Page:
The internals will eventually go wherever the fuel—uranium pellets encased in pencil-thin rods—goes. In theory, that will be Yucca Mountain, in Nevada, where the Department of Energy hopes to build a nuclear waste repository. In any case, the internals will wait in four giant steel-and-concrete casks, alongside 60 other casks filled with spent fuel.
These, on a six-acre plot, form the new Independent Spent Fuel Storage Installation. The ISFSI, one of the newer acronyms to enter the nuclear lexicon, is similar to those springing up at plants around the country. Maine Yankee’s has earthen berms around the 18-foot-high canisters, an electrified fence, closed-circuit cameras and a solid-looking guard building. If the Energy Department sticks to its latest schedule for finishing Yucca Mountain and accepting waste, which would be remarkable, the plot here will be in use for about 20 years. But it is expected to be far longer.
In fact, although the NRC refuses to certify the casks indefinitely, it is not clear what would make them unsafe to use over the next 100 years or more, except global sea-level rise or, perhaps, terrorism. Critics say the casks are vulnerable to attack. Some have suggested sheltering the canisters in the dome, but the owners counter that it is too small. Nuclear experts argue that breaking the canisters would be difficult and that the material inside, already at a low-enough temperature that it does not require mechanical cooling, is not prone to aerosolizing and spreading over large distances. The NRC says it believes the casks are safe, but in September 2002 the agency imposed new security rules on them; the rules are secret.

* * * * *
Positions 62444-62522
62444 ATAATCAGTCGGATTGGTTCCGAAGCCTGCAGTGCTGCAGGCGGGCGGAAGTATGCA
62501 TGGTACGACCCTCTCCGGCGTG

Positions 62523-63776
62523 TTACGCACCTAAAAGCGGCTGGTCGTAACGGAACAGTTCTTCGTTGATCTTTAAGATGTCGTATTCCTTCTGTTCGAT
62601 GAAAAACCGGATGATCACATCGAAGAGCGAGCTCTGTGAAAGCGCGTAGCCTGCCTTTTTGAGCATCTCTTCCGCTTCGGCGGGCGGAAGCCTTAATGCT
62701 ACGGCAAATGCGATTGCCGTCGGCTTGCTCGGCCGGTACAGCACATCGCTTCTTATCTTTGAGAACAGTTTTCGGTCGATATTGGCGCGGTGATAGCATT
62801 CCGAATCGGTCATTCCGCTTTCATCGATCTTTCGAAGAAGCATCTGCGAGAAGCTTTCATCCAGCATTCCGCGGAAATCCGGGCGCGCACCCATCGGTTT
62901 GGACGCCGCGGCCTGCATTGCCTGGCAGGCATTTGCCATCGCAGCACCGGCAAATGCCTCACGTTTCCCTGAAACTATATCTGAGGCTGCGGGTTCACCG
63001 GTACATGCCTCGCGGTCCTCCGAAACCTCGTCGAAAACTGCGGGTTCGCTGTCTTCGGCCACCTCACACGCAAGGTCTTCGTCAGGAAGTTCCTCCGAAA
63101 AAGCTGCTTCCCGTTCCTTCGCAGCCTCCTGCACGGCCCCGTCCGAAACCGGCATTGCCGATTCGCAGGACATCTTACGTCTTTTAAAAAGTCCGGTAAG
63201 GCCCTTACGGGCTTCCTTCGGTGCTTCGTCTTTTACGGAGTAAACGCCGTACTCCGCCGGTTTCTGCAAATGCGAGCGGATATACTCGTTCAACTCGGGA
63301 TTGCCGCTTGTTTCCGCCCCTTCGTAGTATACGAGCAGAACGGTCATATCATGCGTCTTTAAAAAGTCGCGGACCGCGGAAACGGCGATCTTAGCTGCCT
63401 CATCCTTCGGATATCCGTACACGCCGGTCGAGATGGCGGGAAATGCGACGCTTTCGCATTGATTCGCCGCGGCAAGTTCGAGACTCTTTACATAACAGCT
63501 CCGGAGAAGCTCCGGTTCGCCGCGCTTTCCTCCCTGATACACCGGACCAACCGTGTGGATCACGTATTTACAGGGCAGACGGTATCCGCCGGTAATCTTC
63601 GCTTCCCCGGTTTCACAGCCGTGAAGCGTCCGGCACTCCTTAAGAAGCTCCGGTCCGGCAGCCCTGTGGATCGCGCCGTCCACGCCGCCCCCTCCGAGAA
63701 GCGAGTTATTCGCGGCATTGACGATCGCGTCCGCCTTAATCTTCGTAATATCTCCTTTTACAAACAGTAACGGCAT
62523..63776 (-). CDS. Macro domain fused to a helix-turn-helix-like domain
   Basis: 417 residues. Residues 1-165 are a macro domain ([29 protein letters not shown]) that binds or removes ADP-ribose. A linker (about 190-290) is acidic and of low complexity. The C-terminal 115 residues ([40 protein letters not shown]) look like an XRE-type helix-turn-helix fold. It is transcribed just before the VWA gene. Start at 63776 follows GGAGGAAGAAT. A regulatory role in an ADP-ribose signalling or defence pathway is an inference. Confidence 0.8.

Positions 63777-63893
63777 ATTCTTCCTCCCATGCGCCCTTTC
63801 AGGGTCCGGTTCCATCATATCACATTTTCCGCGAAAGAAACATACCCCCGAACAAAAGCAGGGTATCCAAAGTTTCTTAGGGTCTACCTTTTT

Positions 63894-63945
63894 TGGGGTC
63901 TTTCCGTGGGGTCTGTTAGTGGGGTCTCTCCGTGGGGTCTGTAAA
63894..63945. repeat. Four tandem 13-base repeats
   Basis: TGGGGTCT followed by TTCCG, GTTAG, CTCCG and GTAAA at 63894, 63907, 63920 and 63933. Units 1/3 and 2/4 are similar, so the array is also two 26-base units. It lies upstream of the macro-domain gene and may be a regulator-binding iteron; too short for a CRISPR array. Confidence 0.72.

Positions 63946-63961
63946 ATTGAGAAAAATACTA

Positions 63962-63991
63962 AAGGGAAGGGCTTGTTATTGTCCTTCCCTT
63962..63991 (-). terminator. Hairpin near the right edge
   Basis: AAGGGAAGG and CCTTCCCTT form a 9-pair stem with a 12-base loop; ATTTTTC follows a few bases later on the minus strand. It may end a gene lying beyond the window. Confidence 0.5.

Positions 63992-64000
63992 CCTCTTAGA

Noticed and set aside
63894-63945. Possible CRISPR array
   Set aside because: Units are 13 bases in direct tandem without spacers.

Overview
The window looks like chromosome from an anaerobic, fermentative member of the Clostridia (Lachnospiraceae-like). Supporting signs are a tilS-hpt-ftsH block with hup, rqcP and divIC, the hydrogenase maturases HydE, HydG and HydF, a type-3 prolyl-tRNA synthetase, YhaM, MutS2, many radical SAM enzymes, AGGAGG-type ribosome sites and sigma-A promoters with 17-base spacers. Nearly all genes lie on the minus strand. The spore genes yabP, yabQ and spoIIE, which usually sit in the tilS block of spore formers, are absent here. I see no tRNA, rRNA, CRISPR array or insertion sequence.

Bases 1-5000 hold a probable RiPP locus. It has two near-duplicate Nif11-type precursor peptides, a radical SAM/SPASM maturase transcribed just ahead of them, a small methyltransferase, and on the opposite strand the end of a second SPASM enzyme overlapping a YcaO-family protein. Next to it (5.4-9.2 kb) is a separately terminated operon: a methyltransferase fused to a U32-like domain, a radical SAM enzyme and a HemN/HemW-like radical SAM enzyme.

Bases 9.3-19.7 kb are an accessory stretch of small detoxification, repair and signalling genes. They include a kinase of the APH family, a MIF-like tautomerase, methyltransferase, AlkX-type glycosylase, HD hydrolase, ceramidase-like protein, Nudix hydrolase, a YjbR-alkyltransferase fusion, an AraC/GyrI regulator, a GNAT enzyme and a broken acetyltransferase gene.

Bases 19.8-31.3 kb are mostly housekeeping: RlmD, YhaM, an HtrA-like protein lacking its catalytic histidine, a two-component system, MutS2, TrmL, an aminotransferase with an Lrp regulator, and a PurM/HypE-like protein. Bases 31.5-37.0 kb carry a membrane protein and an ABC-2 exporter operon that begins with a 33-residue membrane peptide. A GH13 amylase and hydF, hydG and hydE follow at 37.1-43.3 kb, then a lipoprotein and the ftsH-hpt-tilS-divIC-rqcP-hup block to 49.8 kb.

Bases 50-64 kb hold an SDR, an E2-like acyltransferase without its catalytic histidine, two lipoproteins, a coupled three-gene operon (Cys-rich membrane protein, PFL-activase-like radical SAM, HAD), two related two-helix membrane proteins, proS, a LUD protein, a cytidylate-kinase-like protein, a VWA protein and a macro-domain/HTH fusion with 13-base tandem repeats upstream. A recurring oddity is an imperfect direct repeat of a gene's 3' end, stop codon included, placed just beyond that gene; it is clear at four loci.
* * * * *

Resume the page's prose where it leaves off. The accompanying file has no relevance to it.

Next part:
How Clean Is “Clean”? The fuel is an obvious problem. Much of the rest of the plant presents a more subtle one. Technicians made 14,300 measurements, a little more than half in areas where they did not expect to find contamination. On the other hand, certain parts were barely tested, such as the reactor cooling system, the emergency core cooling system, and the chemical volume and control system; these were presumed to be dirty. Some sampling was done by running a vehicle over the land at speeds lower than five miles an hour. Many samples were sent to off-site labs for more sensitive analysis than was possible using Geiger-Mueller detectors.
The residual radiation permitted by state and federal regulations was so low that plant managers concluded that they would have to determine what normal background was, lest they end up removing radionuclides that would have been present had the plant never been built. (For instance, one major source of background radiation is fallout from atmospheric nuclear tests, mostly cesium 137.) So they went to the headquarters of one of Maine Yankee’s owners, the Central Maine Power Company in Augusta, and sampled for beta activity on painted and unpainted concrete, ceramic tile, and asphalt.
While trying to discount natural background sources, managers also looked for the unnatural ones. As part of an agreement with a local environmental group, Friends of the Coast, they invited former workers back to Maine Yankee to discuss locations where materials had been dumped or spilled. The General Accounting Office (GAO), the investigative arm of Congress, lists this opportunity as a factor favoring prompt decommissioning.